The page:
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  1. Shellseeker

    Whale tooth, bird bone

    I recently found a broken canine (split in two) that made me think. The site usually produces a fair amount of Pliocene fossils. Here it is. The length of the tooth is 2.5 inches of which 1.5 inches is enamel. I know a lot about Florida whale teeth and I have frequently said that horizontal banding rings are a "tell" for whale. This one has such horizontal rings. However it has differences from the "normal" whale teeth I find: 1) The enamel is on the outside of the tooth and longer than a tooth this size should have; 2) Most Florida whale teeth have slightly rounded rather than sha
  2. This fossil was found on a Gold Coast beach in 2019. I'm thinking Pliocene as it's like most of my beach fossil finds. It's a curiosity as it has some crystals inside the carapace. Any thoughts on this? Thankyou!
  3. Jenstar

    RecentFinds1.jpg

    From the album: Recent finds

  4. MikeR

    Turbo floridensis

    From the album: Gastropods of the Tamiami Formation

    Order Trocida Family Turbinidae Turbo floridensis Olsson & Harbinson, 1953 Statigraphy: Golden Gate Member of the Tamiami Formation Location: Spoil, Collier County, Florida USA. Status: Extinct Notes: Similar in appearance to recent Turbo castanea which has alternating rows of major and minor noded spiral cords, T. floridensis has noded cords of equal strength. Its operculum is similar in appearance to that of T. dominicensis however that of T. floridensis has a flattened shelf along the rim that does not show well on the photo.
  5. MikeR

    Turbo cf. dominicensis

    From the album: Gastropods of the Tamiami Formation

    Order Trocida Family Turbinidae Turbo cf. dominicensis Gabb, 1873 Statigraphy: Golden Gate Member of the Tamiami Formation Location: Spoil, Collier County, Florida USA. Status: Extinct Notes: The beaded appearance of the spiral chords on this partial shell is similar although not as strongly expressed as in Woodring 1928 drawing of T. dominicensis from Bowden, Jamaica. The operculum is domed and beaded.
  6. MikeR

    Turbo sp.

    From the album: Gastropods of the Tamiami Formation

    Order Trocida Family Turbinidae Turbo sp. Statigraphy: Pinecrest Sand Member of the Tamiami Formation Location: SMR Phase 10 Pit, Sarasota County, Florida USA. Status: Extinct Notes: Originally I had identified this species as Turbo dominicensis based upon images in popular publications and dealer sites, however it does not bear any resemblance to that species as shown in Woodring"s 1928 figure in his manuscript on the Fossil Mollusks of Bowden Jamaica. The pictured species has thin, non-noded spiral cords and compares well with undescribed sp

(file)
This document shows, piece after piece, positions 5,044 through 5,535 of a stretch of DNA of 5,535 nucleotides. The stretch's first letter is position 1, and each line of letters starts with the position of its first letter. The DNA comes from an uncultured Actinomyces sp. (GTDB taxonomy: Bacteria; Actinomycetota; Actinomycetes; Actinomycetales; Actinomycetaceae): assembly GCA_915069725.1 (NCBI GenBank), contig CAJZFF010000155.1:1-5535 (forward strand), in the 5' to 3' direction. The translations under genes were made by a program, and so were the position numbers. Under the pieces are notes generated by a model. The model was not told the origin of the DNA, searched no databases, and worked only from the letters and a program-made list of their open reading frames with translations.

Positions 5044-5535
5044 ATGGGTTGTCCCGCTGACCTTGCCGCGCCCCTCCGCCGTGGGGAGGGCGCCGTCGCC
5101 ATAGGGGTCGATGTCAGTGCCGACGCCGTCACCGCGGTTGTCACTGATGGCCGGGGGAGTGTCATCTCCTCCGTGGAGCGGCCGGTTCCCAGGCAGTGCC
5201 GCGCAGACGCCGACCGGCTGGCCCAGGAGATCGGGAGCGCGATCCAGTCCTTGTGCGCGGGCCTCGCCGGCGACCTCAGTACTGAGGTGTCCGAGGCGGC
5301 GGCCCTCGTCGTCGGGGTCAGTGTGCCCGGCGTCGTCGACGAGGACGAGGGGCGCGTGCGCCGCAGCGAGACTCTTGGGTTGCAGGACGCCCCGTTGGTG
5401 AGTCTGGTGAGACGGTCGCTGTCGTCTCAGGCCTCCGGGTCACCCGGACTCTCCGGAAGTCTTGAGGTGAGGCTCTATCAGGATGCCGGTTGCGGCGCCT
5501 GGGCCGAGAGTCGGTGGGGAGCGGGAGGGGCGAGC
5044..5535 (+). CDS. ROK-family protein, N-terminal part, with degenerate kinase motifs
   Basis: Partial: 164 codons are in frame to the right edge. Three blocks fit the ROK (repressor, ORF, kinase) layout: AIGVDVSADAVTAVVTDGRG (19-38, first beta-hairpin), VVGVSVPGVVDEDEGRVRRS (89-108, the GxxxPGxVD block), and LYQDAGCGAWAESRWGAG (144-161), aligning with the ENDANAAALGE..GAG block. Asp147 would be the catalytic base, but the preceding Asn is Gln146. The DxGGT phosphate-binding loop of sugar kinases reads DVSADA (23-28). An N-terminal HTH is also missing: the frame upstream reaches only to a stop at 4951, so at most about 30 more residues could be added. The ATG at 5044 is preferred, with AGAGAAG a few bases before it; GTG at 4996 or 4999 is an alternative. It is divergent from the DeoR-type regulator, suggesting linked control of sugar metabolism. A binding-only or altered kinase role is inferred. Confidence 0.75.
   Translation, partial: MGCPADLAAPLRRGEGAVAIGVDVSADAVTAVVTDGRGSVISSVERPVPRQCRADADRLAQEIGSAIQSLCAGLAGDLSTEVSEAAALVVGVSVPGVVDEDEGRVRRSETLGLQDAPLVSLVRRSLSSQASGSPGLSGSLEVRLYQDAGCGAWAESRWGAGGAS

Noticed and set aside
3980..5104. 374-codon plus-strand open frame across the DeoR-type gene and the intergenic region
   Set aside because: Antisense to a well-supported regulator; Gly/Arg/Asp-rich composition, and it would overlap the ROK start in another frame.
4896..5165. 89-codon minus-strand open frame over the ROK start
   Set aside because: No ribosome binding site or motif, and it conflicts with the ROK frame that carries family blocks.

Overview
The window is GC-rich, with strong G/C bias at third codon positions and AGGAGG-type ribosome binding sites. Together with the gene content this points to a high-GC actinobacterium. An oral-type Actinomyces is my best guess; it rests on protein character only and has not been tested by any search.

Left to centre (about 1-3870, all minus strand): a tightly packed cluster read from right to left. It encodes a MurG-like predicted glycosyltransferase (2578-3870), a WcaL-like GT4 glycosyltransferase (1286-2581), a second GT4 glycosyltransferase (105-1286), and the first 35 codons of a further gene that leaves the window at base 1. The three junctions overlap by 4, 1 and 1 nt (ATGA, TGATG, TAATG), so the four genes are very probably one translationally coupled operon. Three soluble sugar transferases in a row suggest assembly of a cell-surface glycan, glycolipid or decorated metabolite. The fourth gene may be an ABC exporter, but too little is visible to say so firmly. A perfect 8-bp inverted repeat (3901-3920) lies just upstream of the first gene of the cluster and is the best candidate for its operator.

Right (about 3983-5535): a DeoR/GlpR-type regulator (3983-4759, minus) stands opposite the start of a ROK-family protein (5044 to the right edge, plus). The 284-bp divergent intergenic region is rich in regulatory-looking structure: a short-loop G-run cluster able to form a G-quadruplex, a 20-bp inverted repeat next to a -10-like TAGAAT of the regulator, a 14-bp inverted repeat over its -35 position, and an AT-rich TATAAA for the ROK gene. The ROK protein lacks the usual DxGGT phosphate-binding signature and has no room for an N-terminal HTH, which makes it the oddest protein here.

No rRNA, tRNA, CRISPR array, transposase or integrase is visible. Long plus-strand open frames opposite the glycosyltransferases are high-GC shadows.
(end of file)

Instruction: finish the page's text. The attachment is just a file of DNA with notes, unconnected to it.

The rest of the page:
7. Ludwigia

    Thylacodes arenarius (Linnaeus 1758)

    From the album: Gastropods and Bivalves Worldwide

    Worm snail belonging to the family Vermitidae. 4.5x2.5cm. Pliocene Oliveto, Castelflorentino, Toscana, Italy
  8. Spoons

    Worm Borings?

    Hey everyone just wanted to check in with you all and see how you are doing. I also wanted to inquire about these Worm Borings/Concretions, and what our members consensus might be. Maybe our resident concretion collector @Ruger9a would be able to help me out. Anyway, here are the pictures: Here is a photo of the excavation site:
  9. Hi All! Could you please help me to ID this specimen that was found 2019, Miami Beach, Gold Coast, QLD, Australia. I'm hoping it is turtle coprolite from the pliocene. I have other pieces if that would help. Thank in advance!
  10. klattrocks

    SMR Triplofusus

    I assume this is a Triplofusus giganteus. I found it at the now closed SMR shell pit (Schroder-Manatee Ranch’s Aggregates) near Sarasota, Florida. I was wondering if this is the Pliocene version or the Pleistocene version? Are they different subspecies? I know this isn't the best one in the world, but it's nice. My gf wants it so badly, but I told her this one stays in my collection because it's from a site that's closed forever. I'm trying to find a substitute for her to make her happy. She wanted the long spindly one and she argued with me that I had plenty of shells already when I said no!
  11. Jenstar

    Crustaceans found on beach.

    Hi, I would really appreciate an ID on these crustaceans found 2019 at Miami, Mermaid And Nobby beaches on the Gold Coast, Australia. I've done some basic research and came up with Pliocene era. Thankyou so much!
  12. I'm trying to ID this horse tooth from Peace River, Florida. Looks like a subhypsodont. My best guess is Merychippus, but please let me know what you think.
  13. Two new papers on fossil Balaenidae are available online: Guillaume Duboys de Lavigerie, Mark Bosselaers, Stijn Goolaerts, Travis Park, Olivier Lambert & Felix G. Marx (2020) New Pliocene right whale from Belgium informs balaenid phylogeny and function. Journal of Systematic Palaeontology, DOI: 10.1080/14772019.2020.1746422 Yoshihiro Tanaka; Hitoshi Furusawa; Masaichi Kimura (2020). A new member of fossil balaenid (Mysticeti, Cetacea) from the early Pliocene of Hokkaido, Japan. Royal Society Open Science. 7 (4): Article ID 192182. doi:10.1098/rsos.192182.
  14. Hello, I'm looking for an ID on a relatively well preserved marine fossil found in a south florida gravel bed with many bivalve and brachiopod fossils nearby. Any help would be much appreciated. Thanks in advance.
  15. Shellseeker

    Small bone

    With extra time, I have been landscaping , sorting, and cleaning out fossil deposits around the house. I have rediscovered a number of unusual items. This being one of the most unusual. 3 to 1 marine versus land fossils. Once found a Llama sacrum that resembled this at 10-15x the size. Thought about fish nose, but never found one and really do not know.
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